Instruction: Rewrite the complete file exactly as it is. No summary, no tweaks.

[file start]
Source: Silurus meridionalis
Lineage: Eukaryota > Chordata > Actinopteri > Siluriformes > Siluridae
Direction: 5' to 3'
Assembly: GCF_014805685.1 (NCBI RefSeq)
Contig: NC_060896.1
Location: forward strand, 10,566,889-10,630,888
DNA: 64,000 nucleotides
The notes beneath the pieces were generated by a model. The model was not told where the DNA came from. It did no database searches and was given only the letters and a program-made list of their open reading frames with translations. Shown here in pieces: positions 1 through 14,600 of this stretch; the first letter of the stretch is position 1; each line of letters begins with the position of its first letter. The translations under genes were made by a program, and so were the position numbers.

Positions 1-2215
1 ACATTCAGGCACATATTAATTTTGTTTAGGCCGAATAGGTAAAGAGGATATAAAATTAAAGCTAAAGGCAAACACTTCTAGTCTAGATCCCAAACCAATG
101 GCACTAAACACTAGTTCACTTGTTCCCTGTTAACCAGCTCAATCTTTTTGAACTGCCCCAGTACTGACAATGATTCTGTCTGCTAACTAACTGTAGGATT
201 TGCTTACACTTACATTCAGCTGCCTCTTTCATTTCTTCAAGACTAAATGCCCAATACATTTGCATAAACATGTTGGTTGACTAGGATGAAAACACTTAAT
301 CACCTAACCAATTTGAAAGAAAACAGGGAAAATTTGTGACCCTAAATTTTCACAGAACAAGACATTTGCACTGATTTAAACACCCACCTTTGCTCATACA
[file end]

Source: Silurus meridionalis
Lineage: Eukaryota > Chordata > Actinopteri > Siluriformes > Siluridae
Direction: 5' to 3'
Assembly: GCF_014805685.1 (NCBI RefSeq)
Contig: NC_060896.1
Location: forward strand, 10,566,889-10,630,888
DNA: 64,000 nucleotides
The notes beneath the pieces were generated by a model. The model was not told where the DNA came from. It did no database searches and was given only the letters and a program-made list of their open reading frames with translations. Shown here in pieces: positions 1 through 14,600 of this stretch; the first letter of the stretch is position 1; each line of letters begins with the position of its first letter. The translations under genes were made by a program, and so were the position numbers.

Positions 1-2215
1 ACATTCAGGCACATATTAATTTTGTTTAGGCCGAATAGGTAAAGAGGATATAAAATTAAAGCTAAAGGCAAACACTTCTAGTCTAGATCCCAAACCAATG
101 GCACTAAACACTAGTTCACTTGTTCCCTGTTAACCAGCTCAATCTTTTTGAACTGCCCCAGTACTGACAATGATTCTGTCTGCTAACTAACTGTAGGATT
201 TGCTTACACTTACATTCAGCTGCCTCTTTCATTTCTTCAAGACTAAATGCCCAATACATTTGCATAAACATGTTGGTTGACTAGGATGAAAACACTTAAT
301 CACCTAACCAATTTGAAAGAAAACAGGGAAAATTTGTGACCCTAAATTTTCACAGAACAAGACATTTGCACTGATTTAAACACCCACCTTTGCTCATACA